So, what changed in 2015? A number of factors contributed to the fall of Rajapaksa and rise of Sirisena:
- Rajapaksa suffered from an erosion of support after 10 years in power;
- The post-conflict economic gains were perceived to have accrued only to a limited number of people connected with the rulers, while the majority of the population confronted increasing costs of life;
- Ethnic minorities voted in larger numbers: the Tamil-dominated northern province saw the number of voters more than double, to 68.3%, with 74.5% voting for Sirisena;
- Sirisena appealed to the average Sri Lankan, and not only the highly educated capital circles, owing to his Buddhist, rural background, and a personal history of political engagement deprived of scandals or corruption charges;
- The electoral campaign departed from the recurrent themes of political accountability—which some observers would like to turn into legal responsibility—for the final stages of the civil war, to focus more on day-to-day issues, like good governance and economic growth; and
- The otherwise fragmented opposition was able to form a broad coalition around Sirisena, ranging from conservatives, Marxists, Tamils, Muslims, and hardline Buddhists, to dissenting members of the ruling party.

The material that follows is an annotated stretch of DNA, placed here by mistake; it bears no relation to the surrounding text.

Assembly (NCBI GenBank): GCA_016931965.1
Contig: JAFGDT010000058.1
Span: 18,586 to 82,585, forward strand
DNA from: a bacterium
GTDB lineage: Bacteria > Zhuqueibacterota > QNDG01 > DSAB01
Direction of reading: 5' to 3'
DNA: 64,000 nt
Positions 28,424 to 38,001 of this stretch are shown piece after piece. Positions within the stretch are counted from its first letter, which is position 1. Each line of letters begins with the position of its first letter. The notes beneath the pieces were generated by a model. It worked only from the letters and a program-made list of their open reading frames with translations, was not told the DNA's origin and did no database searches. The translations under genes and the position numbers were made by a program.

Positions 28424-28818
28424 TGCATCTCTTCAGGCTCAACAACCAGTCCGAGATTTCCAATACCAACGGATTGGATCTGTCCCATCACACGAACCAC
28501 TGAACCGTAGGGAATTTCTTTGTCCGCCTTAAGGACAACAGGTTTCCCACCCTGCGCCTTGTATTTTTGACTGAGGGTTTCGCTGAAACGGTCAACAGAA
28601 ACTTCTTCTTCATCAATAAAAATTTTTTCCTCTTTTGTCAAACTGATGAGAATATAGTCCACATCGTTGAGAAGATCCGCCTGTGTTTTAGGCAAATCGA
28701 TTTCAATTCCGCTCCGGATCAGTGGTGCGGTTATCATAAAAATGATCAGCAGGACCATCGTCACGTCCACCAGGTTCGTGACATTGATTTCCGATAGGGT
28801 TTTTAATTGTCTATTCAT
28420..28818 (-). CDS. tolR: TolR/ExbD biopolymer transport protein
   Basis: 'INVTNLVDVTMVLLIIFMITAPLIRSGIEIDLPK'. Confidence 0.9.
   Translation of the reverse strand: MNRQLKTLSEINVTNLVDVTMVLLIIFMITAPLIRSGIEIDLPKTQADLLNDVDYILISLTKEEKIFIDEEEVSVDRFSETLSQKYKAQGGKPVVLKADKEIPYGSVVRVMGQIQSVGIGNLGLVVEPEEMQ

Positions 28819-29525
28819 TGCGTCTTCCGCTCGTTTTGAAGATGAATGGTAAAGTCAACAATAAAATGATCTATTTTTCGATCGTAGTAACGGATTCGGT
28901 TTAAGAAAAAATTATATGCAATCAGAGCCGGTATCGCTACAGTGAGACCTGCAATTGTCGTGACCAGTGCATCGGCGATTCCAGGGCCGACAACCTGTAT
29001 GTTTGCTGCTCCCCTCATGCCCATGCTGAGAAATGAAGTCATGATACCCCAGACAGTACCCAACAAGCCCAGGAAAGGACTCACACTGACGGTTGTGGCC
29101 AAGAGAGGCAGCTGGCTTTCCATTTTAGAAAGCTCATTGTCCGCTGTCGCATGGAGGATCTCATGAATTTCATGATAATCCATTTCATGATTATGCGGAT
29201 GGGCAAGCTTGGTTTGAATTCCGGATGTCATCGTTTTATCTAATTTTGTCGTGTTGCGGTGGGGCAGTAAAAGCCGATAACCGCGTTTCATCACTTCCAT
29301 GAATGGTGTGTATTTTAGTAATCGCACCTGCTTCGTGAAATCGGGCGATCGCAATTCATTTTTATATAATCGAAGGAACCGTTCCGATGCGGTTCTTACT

Domestic Balancing Act
The first task for Sirisina’s new administration has been to provide political stability, given that his government does not have a majority in parliament. Together with newly appointed Prime Minister Ranil Wikremesinghe, he formed a government that included the broad coalition that supported him, while reducing significantly the total number of government members to 27 cabinet ministers.
Although insufficient as far as gender balance is concerned, and without the presence of two political parties whose support was decisive in winning the election— the far-left Janathā Vimukthi Peramuṇ and northern-based Tamil National Alliance—the new government included members of different economic backgrounds, ethnicity, and religion. This poses a challenge and an opportunity at the same time. To broaden his support, at the end of March Sirisina appointed 11 new ministers, bringing the total number of government members to a staggering 73, not too far from the inflated numbers of the Rajapaksa administration.